By 1898, Kilpin had already left Turin and settled in Milan with fellow Englishman Samuel Richard Davies. The following year, the duo were among the charter members of A.C. Milan, which was originally named Milan Foot-Ball and Cricket Club. The first elected president was Alfred Edwards; while Kilpin, who was arguably their most experienced man, would serve as player-manager. However, he decided to let his oldest teammate David Allison be the captain for the first season.[4]

The newly founded club proved immediately successful, as they won the national title in 1901, only the second season of their history. Kilpin spent nine seasons at the club, making a total of 23 appearances and scoring 7 goals, and led the Rossoneri to two more titles in 1906 and 1907.[3]

Retirement and death

Kilpin married Maria Capua, a woman from Lodi, in 1905.[3] Little is known about his life after he retired from football. He died on 22 October 1916, aged 46, probably due to his drinking and smoking habits.[3] During the 1990s an amateur historian named Luigi La Rocca tracked down Kilpin's grave, which was long believed to have been lost, in the Municipal Cemetery in Milan. It had no reference to his name and was located in a part of the cemetery reserved for Protestants. Therefore, in 1999, the club's centenary year, A.C. Milan paid for a new tombstone in the Monumental Graveyard.[2] Following a petition, on 2 November 2010, Kilpin was inducted into the Famedio, the main building of the graveyard, where the tombs of the city's most illustrious personalities are located.[5]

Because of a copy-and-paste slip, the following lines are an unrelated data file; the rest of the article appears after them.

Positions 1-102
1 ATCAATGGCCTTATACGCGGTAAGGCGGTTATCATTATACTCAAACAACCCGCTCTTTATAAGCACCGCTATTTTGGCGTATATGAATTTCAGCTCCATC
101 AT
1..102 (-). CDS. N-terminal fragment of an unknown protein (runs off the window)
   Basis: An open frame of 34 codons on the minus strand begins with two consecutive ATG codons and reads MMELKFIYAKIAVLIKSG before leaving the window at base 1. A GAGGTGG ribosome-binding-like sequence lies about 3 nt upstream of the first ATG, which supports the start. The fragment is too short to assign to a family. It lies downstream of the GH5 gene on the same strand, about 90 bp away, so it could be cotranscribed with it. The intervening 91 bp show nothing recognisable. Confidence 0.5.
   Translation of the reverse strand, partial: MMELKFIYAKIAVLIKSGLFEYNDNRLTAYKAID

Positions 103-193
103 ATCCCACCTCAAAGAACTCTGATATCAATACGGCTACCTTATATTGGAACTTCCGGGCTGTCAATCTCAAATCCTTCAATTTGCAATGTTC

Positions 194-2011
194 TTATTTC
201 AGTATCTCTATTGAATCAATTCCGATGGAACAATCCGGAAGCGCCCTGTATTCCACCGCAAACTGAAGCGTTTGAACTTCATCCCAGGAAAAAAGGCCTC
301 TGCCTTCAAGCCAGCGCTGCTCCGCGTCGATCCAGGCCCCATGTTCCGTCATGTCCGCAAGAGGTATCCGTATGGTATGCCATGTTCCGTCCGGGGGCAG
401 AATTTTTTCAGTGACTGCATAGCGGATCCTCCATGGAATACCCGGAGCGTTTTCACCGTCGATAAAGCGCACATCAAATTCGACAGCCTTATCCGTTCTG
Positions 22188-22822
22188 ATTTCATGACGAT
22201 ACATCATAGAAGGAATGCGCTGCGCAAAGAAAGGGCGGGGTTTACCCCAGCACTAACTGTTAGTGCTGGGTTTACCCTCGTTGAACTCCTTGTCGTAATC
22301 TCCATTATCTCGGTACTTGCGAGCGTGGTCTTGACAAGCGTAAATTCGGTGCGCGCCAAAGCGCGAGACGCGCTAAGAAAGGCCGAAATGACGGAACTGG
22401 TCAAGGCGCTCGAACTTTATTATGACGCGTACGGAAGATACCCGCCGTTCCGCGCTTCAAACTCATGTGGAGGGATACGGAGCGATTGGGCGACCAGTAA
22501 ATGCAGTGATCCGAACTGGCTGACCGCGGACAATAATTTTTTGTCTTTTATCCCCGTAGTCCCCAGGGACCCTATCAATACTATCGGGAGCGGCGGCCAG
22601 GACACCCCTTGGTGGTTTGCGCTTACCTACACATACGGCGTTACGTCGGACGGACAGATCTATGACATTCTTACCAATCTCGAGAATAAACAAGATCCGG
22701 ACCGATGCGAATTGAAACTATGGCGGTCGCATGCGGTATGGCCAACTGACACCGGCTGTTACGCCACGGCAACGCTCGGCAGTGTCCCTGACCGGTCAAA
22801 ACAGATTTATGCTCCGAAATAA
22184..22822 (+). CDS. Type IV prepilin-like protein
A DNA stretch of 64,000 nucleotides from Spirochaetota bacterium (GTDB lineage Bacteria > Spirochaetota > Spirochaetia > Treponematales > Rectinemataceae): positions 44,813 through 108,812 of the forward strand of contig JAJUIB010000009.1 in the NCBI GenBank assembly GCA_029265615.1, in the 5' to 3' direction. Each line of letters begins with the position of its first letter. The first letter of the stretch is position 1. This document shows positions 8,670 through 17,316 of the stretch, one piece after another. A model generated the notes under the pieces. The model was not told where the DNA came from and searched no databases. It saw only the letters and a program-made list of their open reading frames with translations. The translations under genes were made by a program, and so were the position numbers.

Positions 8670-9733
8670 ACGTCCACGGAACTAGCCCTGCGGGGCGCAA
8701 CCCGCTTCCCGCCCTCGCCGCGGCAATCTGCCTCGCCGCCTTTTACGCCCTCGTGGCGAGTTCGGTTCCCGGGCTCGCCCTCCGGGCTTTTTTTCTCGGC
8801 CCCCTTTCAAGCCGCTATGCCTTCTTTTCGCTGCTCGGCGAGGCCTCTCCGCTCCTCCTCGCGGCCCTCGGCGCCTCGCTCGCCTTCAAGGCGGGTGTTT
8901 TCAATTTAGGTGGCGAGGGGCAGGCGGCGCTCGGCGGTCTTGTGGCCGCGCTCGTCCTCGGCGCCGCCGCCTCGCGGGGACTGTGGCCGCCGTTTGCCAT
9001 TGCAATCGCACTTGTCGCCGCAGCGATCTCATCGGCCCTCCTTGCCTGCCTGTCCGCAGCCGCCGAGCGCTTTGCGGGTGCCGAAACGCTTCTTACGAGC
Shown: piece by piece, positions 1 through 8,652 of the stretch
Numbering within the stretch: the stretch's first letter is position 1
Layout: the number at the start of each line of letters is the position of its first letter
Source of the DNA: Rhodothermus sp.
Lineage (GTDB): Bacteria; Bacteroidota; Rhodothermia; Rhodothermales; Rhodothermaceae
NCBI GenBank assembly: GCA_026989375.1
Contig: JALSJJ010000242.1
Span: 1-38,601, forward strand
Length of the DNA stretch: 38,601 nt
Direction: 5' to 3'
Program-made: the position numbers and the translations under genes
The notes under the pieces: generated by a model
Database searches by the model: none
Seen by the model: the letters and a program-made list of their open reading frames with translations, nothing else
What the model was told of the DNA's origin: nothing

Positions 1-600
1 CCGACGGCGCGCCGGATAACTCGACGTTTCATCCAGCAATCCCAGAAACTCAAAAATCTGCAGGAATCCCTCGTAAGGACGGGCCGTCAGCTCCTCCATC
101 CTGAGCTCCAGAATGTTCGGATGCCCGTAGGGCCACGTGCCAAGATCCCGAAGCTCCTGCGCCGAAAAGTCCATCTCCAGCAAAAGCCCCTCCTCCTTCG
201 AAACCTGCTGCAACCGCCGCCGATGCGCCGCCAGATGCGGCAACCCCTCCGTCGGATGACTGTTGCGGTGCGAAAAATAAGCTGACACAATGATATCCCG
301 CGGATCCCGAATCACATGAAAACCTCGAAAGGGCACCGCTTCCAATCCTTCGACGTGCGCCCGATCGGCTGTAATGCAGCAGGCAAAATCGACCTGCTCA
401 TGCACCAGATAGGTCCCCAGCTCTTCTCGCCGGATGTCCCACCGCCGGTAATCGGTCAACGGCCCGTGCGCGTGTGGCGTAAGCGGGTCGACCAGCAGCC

The Lord of Milan book and film

Herbert's story was forgotten for many years, but in 2016 author Robert Nieri released a book about his life called The Lord of Milan. It was part biography and part fiction. The author has admitted that details about Herbert's life were so scarce that he could not complete a full biography.[6]
Also in 2016 a team from LeftLion began filming a documentary about Herbert Kilpin's life in both the UK and Italy. The film features commentary from Robert Nieri, Luigi La Rocca, Mark Hateley, Luther Blissett, Daniele Massaro, Giovanni Lodetti, John Foot and many others. The film was shown at cinemas and film festivals across Europe in 2017 and 2018 and eventually released online and on DVD in January 2019. It won two awards at the Olympic-accredited FICTS Film Festival in Milan in October 2017 and has since toured China.[7]

Honours

Club

Manager

Individual

  • A.C. Milan Hall of Fame[8]

References

  1. "Desperately seeking football legend Kilpin's birthplace? Better check that address!". Nottingham Post. Local World. 21 April 2014. Retrieved 6 February 2017.
  2. 1 2 3 4 Neil Heath (17 November 2009). "AC Milan's Nottingham-born hero". BBC Nottingham. British Broadcasting Corporation. Retrieved 18 June 2010.
  3. 1 2 3 4 5 "Herbert Kilpin". magliarossonera.it (in Italian). Retrieved 18 June 2010.
  4. "La nascita di una mito". magliarossonera.it (in Italian). Retrieved 18 June 2010.
  5. "Kilpin in the Famedio today". acmilan.com. Associazione Calcio Milan. 2 November 2010. Retrieved 6 February 2011.
  6. "The Lord of Milan". Nottingham UNESCO City of Literature. 24 March 2017.
  7. "LeftLion's Feature-Length Documentary The Lord of Milan Goes To China". LeftLion. 31 August 2018.
  8. "A.C. Milan Hall of Fame: Herbert Kilpin". A.C. Milan. Retrieved 12 May 2017.
Sporting positions
Preceded by
David Allison
Milan captain
1900–1908
Succeeded by
Gerolamo Radice
Read all..
© 2019 raptorfind.com. Imprint, All rights reserved.